Type II Diabetes, also known as diabetes mellitus, is also called non-insulin-dependent diabetes or adult onset diabetes. It is a medical disorder that, due to a number of factors codependent with the modern world, is characterized by higher than normal blood glucose levels that play havoc with insulin deficiency and resistance. There is no cure, per se, for the disease, although if managed through exercise and diet it usually diminishes. However, if untreated, Type II Diabetes may become quite serious and require the medication of symptoms in order to the patient to maintain a productive life ("Diabetes Australia," 2010).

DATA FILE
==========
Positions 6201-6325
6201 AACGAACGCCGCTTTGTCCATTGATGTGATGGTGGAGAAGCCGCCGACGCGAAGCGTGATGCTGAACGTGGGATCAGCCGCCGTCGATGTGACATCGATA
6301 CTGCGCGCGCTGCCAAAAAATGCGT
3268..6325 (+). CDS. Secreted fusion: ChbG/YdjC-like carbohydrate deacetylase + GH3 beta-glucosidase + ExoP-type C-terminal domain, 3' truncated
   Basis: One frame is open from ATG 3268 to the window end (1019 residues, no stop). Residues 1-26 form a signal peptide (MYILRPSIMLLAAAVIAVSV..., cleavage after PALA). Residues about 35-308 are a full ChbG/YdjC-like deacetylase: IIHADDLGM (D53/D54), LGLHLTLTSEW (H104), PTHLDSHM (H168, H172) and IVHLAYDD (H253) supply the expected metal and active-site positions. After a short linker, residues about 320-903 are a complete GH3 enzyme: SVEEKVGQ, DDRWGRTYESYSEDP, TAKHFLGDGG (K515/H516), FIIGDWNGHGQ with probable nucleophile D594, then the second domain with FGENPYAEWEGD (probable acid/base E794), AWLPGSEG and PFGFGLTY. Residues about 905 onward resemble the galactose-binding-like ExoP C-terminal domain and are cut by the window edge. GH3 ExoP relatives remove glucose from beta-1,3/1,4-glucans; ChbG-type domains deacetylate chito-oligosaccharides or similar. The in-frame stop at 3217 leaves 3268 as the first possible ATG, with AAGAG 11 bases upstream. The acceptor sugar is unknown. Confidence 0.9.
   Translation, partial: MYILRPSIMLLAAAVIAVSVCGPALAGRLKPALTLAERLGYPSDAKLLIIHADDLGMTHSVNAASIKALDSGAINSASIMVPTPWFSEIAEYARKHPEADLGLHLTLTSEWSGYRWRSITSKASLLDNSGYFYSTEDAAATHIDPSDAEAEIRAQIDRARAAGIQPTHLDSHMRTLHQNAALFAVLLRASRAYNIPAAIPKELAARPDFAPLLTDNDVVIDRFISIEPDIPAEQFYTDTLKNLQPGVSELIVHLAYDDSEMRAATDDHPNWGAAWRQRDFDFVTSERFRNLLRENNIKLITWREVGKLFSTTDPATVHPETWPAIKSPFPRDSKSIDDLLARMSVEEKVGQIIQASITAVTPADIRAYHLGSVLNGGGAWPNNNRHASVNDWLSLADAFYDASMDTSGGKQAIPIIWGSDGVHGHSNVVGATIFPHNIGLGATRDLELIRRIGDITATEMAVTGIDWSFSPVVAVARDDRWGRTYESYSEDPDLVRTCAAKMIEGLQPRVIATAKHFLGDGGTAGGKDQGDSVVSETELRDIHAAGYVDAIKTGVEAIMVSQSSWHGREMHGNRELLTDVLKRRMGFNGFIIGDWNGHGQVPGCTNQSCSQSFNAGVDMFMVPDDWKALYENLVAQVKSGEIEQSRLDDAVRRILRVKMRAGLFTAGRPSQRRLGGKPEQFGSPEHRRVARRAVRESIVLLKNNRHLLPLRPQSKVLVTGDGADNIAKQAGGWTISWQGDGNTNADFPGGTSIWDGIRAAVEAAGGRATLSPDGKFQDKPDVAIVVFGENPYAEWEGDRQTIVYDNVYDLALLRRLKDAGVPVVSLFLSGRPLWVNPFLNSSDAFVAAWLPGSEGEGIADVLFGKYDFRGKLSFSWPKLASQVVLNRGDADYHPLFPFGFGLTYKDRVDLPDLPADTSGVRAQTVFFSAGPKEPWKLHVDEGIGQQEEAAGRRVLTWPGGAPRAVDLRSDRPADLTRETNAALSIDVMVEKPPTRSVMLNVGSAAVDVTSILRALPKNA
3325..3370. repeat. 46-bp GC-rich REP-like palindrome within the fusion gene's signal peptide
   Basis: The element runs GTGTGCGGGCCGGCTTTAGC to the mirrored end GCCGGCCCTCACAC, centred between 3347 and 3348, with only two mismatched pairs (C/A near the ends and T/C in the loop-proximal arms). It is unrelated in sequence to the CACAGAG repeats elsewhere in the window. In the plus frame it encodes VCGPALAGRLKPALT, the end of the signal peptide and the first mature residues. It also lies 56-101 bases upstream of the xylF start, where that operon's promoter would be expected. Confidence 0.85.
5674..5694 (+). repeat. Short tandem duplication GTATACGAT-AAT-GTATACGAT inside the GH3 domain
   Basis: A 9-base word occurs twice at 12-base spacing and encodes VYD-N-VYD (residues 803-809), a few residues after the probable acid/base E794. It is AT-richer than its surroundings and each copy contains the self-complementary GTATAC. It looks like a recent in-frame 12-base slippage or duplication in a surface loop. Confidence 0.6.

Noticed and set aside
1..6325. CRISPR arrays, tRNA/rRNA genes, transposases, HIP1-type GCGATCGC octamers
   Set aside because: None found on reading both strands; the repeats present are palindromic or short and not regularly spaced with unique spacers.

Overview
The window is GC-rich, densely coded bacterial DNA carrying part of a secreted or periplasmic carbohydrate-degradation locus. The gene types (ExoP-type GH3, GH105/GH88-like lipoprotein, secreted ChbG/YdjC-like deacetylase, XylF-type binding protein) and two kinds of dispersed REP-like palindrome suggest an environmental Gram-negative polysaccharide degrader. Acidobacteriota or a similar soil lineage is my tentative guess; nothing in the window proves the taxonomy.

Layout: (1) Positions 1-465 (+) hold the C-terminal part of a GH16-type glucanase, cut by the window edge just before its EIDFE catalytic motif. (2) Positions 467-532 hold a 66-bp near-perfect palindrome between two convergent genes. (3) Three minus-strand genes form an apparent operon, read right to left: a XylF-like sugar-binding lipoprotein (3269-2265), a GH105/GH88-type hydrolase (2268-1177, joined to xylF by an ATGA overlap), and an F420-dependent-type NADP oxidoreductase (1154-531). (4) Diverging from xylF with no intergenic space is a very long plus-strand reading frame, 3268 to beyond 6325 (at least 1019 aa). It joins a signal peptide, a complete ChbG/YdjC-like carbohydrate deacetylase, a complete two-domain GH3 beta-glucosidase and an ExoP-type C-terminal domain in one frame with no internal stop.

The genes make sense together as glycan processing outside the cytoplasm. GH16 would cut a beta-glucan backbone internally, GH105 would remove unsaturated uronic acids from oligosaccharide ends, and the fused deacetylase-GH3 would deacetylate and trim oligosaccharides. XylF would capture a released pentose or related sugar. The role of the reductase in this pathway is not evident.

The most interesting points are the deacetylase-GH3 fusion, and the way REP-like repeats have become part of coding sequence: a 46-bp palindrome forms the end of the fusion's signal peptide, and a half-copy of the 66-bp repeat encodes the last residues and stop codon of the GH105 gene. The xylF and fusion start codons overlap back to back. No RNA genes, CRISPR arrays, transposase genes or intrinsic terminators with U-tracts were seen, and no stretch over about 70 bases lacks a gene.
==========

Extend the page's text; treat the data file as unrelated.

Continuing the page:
Diabetes is one of Australia's top six health priorities, besides being a serious global health risk. Scholars estimate about 8% of the population have clinically diagnosed diabetes, but only a limited number are actually diagnosed. The disease itself is considered to be related to natural influences from the developing world: rising obesity rates, lifestyle issues, and the general lack of exercise most Australians receive (Zimmer, 2002).
One of the more serious aspects of type II diabetes is the new prevalence of onset during later teen years, most likely completely due to rising obesity patterns in children. Symptoms for both children and adults range from chronic fatigue, general weakness and malaise to